Something I Can Never Have – Nine Inch Nails

Around the time that hair metal was still lighting up the charts, Trent Reznor was already planning out his reign of destruction with Pretty Hate Machine. While the waves of industrial were still reserved for the underground most of the time, Trent was already looking to make the musical personification of raw anger, with “Head Like a Hole” actually getting decent rotation amid the Mötley Crüe’s of the world. Every heavy band has to come down to Earth eventually, and Trent had a much more tortured soul underneath all of that noise that he used Nine Inch Nails to channel. 

Right in the middle of the record, “Something I Can Never Have” almost feels like you’re listening to Trent’s stream of consciousness as he writes out these lyrics, being transfixed on this person and knowing that there’s no chance that they will ever be together. While heartache has been the basis of a lot of power ballads, you can feel that loneliness through each piano strike, being left in the air and never exactly getting any closure for what happened.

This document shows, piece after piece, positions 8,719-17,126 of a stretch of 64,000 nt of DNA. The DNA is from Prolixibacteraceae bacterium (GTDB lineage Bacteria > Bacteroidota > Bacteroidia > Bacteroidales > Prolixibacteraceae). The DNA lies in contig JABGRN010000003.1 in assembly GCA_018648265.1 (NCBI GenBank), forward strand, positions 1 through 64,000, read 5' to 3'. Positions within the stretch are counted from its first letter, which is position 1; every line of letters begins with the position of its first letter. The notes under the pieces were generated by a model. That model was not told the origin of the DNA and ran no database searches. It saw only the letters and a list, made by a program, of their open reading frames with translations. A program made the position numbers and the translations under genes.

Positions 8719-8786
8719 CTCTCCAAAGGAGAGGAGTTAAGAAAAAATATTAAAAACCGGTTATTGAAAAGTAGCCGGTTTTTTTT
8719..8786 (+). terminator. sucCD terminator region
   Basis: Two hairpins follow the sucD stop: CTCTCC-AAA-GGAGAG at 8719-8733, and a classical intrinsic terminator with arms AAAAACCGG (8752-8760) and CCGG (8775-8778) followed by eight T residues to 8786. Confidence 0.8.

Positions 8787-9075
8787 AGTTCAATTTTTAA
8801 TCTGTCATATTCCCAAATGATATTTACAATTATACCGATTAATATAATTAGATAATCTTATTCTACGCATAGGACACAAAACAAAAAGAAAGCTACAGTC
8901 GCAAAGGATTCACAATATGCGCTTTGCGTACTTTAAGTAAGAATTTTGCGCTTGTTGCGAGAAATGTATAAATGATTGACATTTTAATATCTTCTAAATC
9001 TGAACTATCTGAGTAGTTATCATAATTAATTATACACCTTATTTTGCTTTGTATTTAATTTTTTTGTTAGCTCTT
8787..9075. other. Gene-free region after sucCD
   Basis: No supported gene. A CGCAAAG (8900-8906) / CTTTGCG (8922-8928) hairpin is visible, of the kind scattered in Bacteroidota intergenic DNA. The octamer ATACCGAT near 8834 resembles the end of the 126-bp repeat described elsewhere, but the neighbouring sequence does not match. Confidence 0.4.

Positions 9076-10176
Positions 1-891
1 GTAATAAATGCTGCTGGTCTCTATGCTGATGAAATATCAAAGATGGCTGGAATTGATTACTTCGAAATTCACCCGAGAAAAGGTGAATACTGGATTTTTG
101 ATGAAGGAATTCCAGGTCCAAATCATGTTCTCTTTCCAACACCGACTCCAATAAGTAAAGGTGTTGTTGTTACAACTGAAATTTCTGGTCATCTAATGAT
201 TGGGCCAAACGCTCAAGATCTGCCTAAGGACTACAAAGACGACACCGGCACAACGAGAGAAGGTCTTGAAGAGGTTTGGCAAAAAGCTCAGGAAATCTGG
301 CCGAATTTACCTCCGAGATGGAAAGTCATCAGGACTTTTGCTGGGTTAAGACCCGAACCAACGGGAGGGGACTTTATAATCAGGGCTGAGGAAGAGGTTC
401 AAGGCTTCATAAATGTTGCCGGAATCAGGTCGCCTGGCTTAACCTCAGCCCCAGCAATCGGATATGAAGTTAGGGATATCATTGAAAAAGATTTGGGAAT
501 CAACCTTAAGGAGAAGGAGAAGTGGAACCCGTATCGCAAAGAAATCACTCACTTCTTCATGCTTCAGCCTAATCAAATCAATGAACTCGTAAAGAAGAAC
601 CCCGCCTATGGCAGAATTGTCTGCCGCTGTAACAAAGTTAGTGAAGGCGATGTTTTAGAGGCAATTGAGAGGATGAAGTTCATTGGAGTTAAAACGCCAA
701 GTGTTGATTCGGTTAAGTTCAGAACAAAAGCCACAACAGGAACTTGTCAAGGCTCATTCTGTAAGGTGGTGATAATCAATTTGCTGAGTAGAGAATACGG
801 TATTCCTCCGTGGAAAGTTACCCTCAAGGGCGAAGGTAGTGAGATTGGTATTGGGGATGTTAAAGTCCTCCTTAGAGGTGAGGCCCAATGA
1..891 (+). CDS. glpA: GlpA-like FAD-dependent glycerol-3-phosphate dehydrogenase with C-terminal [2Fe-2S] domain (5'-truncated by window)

And it wasn’t too far off from reality either, with Trent getting even more self-destructive as he went along until he eventually directed it all onto the tape on The Downward Spiral years later. That was a long way away, but this song is practically an emotional warm up for “Hurt.”

Stagefright – Def Leppard

For all of the hair metal haters, Def Leppard seems to live and die because of the strength of Mutt Lange. Despite having some decent songs under their belt, Mutt was the one who helped flesh out their material into something gigantic, with tracks like Photograph sounding like AC/DC if it were being performed by Queen. There was definitely a pop slant, but Leppard never forgot how to rock either. 

Right as you start getting into the groove of Pyromania, “Stagefright” is a much different beast than some of the singles, with the opening riff sounding like something you would have gotten off of an old school Scorpions record, with Joe Elliot screaming his guts out on the verses. Capturing the feeling that comes with the adrenaline of a live show, the chorus practically puts you on stage with the rest of the band, feeling like you’re floating on air and trying to hold everything together every time Joe screams “on with the show.”